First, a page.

- Note if there are values that look like outliers based on the column name, e.g. a “2088” in a field named “customer_age”.
- Group by and counts for value set columns, i.e. categorical variables such as boolean fields or values from a fixed set, e.g. “service category”
- Pay attention to NULL values – how sparsely populated is this column? Can we expect NULL values at all? Or do we have another “dummy” value that represents NULL, e.g. “Unknown”?
- For boolean fields, do we have only true/false values, or do we also have true/false/NULL and if yes, what does NULL represent?
- It’s fairly critical to find out which fields are free-text and which ones have controlled input. The database datatype in both cases will be text, but the logical type is either controlled input (categorical) or free-text.
- Look at the distribution of record counts over time: Identify the relevant date field (if exists) and count the number of records for a reasonable time period, e.g. by month or year.
- This gives us an idea of the volume of data to expect over time.
- It also helps see at what point the data starts to be “complete”, better than just looking at the earliest date since we might just have a handful of records for specific dates.
- If possible, use a library like Pandas Profiling to get a “profile” of the data
- This captures most of the basic stats listed under “Get some basic numbers” as well as more detailed histograms, correlations, etc.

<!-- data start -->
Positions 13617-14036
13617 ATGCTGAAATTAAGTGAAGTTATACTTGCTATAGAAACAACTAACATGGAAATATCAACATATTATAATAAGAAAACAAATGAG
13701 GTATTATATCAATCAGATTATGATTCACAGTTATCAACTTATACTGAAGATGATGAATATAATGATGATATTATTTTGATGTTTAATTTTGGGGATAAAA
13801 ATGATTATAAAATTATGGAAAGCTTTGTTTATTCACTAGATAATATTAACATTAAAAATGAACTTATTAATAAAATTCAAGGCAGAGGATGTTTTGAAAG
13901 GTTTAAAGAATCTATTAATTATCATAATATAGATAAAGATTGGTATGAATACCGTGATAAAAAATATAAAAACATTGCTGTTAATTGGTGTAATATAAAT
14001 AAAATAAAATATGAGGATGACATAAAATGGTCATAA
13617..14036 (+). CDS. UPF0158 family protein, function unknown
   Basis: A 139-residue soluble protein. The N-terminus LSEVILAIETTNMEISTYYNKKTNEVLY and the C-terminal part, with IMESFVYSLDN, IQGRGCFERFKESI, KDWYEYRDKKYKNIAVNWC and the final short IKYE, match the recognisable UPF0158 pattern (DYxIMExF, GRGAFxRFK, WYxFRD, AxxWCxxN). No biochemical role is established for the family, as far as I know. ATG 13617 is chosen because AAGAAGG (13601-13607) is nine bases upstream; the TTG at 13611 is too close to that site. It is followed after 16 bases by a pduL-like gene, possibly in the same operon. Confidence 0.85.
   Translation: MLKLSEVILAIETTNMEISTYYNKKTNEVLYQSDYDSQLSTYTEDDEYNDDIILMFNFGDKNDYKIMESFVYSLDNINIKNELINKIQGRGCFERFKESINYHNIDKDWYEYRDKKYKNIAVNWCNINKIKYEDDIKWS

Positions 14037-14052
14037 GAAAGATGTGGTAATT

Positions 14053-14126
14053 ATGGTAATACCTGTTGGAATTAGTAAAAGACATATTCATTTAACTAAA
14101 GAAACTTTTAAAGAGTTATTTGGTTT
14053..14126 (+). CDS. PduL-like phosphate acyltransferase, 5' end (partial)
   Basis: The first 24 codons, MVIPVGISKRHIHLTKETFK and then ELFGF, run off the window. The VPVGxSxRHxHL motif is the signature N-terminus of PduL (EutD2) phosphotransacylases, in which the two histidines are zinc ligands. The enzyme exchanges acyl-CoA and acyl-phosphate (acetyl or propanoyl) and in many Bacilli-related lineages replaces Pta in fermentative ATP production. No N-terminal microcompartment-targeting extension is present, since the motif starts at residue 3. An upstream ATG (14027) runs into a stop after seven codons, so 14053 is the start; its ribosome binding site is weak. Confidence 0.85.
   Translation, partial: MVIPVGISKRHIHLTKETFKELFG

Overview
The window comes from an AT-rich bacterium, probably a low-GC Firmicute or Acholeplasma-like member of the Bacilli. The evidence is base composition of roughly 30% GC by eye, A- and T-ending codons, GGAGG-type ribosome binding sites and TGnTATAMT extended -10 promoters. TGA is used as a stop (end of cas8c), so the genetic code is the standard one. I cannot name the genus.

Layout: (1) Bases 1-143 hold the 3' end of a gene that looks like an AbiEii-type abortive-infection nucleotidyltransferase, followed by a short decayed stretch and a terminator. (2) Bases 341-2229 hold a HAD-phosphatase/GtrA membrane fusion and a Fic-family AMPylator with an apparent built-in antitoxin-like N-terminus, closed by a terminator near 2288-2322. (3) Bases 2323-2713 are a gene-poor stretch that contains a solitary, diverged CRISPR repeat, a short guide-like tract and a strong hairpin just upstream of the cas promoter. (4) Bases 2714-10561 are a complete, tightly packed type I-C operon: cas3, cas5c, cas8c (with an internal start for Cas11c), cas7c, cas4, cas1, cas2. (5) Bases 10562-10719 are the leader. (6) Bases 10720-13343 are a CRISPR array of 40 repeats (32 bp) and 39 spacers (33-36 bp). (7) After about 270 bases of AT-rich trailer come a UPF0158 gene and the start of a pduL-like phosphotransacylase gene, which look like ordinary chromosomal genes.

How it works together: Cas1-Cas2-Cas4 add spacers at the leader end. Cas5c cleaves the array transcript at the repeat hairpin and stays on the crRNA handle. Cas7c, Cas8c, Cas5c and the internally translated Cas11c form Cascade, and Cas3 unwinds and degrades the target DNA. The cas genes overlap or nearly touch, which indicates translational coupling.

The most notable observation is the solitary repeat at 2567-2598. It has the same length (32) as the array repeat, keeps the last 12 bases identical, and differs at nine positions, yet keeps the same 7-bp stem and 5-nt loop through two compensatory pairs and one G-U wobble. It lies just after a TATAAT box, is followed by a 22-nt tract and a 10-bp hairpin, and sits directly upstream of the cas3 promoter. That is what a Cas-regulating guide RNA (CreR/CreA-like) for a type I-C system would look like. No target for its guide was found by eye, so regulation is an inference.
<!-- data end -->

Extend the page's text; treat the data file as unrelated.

- It can get a little unwieldy for large table, so might make sense to only focus on a subset of relevant fields.
- If working with multiple tables, try and draw out a simplified high-level ERD (entity relationship diagram) to get an idea of how the tables join together and whether we have referential integrity.
- Run the joins and confirm whether join fields always match or whether there are some “empty joins”. E.g. ask questions such as “Does every service_level_id in the submission table have a corresponding record in the service_level lookup table?”
I haven’t found too many posts that I found particularly helpful (maybe all the good content is tucked away in books?). Here are a few links to other sites that may be useful and complement this post:
Header image by Miguel Tejada-Flores via Flickr (CC BY-NC 2.0)